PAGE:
Bob Geldof: The bitter legacy colonialism left to Africa

From the Bar Human Rights Committee lecture by the musician and campaigner, given at St Paul's Cathedral
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The Independent Online

It was Africa's misfortune not only to have been plundered by Europe, but also to have been colonised at a time when the concept of the nation state was firmly entrenched as a primary determinant of the historical process.

This process was, in the eyes of the Europeans of the day, logically carried overseas to wherever the nation states saw commercial or strategic interests. With the consequence that today the continent is divided into 46 states, more than three times the number of Asia, (whose land mass is 50 per cent larger), and nearly four times the number of South America. More states are entirely landlocked in Africa - 15 - than in the rest of the world put together, and no country in Africa is free from problems of access, security, and economic stability that is directly attributable to the boundaries they inherited from the colonial era.

Given that Africa was wrongly assumed to have had no history of its own before the arrival of the Europeans, it is hardly an exaggeration to say that Europe created the image of Africa that the colonial period bequeathed to the world.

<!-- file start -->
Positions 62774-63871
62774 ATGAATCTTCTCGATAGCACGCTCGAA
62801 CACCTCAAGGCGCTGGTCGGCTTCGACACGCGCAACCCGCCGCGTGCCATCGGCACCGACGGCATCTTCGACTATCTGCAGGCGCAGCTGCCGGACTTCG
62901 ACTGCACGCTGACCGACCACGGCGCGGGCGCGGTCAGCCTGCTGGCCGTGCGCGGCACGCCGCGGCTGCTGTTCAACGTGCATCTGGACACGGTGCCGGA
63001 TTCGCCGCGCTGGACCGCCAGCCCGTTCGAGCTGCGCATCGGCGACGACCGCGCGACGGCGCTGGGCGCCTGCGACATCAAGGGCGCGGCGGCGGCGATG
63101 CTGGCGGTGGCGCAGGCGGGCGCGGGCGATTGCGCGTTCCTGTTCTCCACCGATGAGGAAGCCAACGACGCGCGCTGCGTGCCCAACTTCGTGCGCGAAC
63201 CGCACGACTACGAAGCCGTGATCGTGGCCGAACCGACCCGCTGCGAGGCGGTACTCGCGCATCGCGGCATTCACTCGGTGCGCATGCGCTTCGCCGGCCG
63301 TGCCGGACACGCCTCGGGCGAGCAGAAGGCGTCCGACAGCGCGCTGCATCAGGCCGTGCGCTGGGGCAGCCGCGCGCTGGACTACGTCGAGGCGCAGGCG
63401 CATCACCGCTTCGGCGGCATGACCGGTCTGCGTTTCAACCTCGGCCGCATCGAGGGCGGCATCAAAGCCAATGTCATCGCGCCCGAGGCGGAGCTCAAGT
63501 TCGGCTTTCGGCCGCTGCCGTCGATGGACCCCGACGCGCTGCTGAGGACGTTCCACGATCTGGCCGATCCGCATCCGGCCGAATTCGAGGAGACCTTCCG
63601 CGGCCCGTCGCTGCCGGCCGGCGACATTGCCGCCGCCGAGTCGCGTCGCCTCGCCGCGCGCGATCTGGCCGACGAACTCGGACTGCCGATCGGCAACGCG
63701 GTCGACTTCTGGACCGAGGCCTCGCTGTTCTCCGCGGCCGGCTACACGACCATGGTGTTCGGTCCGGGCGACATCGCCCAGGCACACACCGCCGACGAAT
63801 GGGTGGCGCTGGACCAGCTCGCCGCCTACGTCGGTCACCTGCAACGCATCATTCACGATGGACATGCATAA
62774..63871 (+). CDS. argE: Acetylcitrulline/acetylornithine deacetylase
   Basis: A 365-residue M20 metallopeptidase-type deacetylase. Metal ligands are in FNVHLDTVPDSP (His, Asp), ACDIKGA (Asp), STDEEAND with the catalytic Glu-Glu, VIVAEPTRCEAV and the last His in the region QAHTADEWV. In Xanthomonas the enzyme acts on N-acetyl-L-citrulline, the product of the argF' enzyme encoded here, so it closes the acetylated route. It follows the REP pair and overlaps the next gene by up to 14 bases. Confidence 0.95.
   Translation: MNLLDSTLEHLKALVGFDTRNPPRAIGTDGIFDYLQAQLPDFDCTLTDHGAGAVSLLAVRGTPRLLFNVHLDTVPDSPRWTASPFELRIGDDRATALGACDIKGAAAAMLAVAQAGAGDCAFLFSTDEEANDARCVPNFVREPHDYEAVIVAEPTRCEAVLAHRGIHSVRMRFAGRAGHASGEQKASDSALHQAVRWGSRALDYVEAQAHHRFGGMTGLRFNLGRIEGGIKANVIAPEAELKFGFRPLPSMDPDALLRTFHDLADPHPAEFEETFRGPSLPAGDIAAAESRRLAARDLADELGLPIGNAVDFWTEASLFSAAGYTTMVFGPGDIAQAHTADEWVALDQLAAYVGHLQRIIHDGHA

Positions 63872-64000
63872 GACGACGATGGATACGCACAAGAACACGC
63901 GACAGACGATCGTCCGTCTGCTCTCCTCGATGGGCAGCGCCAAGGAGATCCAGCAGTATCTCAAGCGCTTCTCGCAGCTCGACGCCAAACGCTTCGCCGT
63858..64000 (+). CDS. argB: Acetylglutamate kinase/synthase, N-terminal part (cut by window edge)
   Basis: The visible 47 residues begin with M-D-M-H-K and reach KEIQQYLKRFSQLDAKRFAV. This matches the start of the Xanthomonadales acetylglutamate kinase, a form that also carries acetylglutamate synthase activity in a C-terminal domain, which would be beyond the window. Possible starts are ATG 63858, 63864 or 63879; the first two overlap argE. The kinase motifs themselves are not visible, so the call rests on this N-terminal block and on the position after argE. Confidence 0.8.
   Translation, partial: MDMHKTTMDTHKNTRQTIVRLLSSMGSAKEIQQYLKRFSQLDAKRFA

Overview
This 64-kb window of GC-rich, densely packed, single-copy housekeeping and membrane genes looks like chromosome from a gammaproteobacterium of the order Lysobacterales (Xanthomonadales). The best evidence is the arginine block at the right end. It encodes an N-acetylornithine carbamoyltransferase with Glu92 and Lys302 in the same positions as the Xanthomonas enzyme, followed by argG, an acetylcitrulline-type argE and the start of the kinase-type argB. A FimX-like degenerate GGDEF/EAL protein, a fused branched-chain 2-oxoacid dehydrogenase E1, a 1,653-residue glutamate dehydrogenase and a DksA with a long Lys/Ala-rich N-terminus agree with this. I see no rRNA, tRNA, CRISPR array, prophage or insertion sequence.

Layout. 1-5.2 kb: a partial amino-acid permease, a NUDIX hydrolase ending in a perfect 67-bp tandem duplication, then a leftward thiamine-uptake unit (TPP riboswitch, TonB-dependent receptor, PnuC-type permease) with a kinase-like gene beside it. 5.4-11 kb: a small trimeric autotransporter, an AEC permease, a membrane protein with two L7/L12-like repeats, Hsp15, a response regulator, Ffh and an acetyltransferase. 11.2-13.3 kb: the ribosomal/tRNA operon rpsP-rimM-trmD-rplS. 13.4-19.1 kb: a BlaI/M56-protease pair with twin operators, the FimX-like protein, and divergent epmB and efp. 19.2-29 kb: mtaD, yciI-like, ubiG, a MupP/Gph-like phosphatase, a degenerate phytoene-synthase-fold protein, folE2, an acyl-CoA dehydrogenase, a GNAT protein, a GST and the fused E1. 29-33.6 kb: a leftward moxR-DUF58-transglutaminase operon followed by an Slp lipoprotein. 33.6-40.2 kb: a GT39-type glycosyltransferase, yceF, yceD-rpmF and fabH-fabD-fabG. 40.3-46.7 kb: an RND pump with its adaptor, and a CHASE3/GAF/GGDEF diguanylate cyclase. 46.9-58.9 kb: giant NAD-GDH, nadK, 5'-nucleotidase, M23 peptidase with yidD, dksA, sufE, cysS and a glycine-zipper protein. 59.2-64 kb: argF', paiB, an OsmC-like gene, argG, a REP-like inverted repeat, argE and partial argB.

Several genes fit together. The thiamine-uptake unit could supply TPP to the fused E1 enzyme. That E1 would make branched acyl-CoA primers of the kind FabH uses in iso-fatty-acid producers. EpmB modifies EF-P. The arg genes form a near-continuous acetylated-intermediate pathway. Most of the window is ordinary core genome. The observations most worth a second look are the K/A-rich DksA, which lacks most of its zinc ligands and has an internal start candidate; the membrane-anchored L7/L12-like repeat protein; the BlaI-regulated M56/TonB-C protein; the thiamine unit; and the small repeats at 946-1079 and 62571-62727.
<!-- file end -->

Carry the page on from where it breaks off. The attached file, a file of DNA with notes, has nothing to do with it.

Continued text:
Europe drew boundaries and undertook to establish a civilising government in each with hierarchical administration and military support - according to the prevailing capitalist model of the nation state.

In Africa, existing patterns of farming were wiped away and huge plantations of single non-native crops were developed, always with the need of the European processing industry in mind. There was a global transfer of foreign plants to facilitate this - tea, coffee, cocoa, rubber etc. The result was the erosion of the soil, forerunner of the desertification evident today.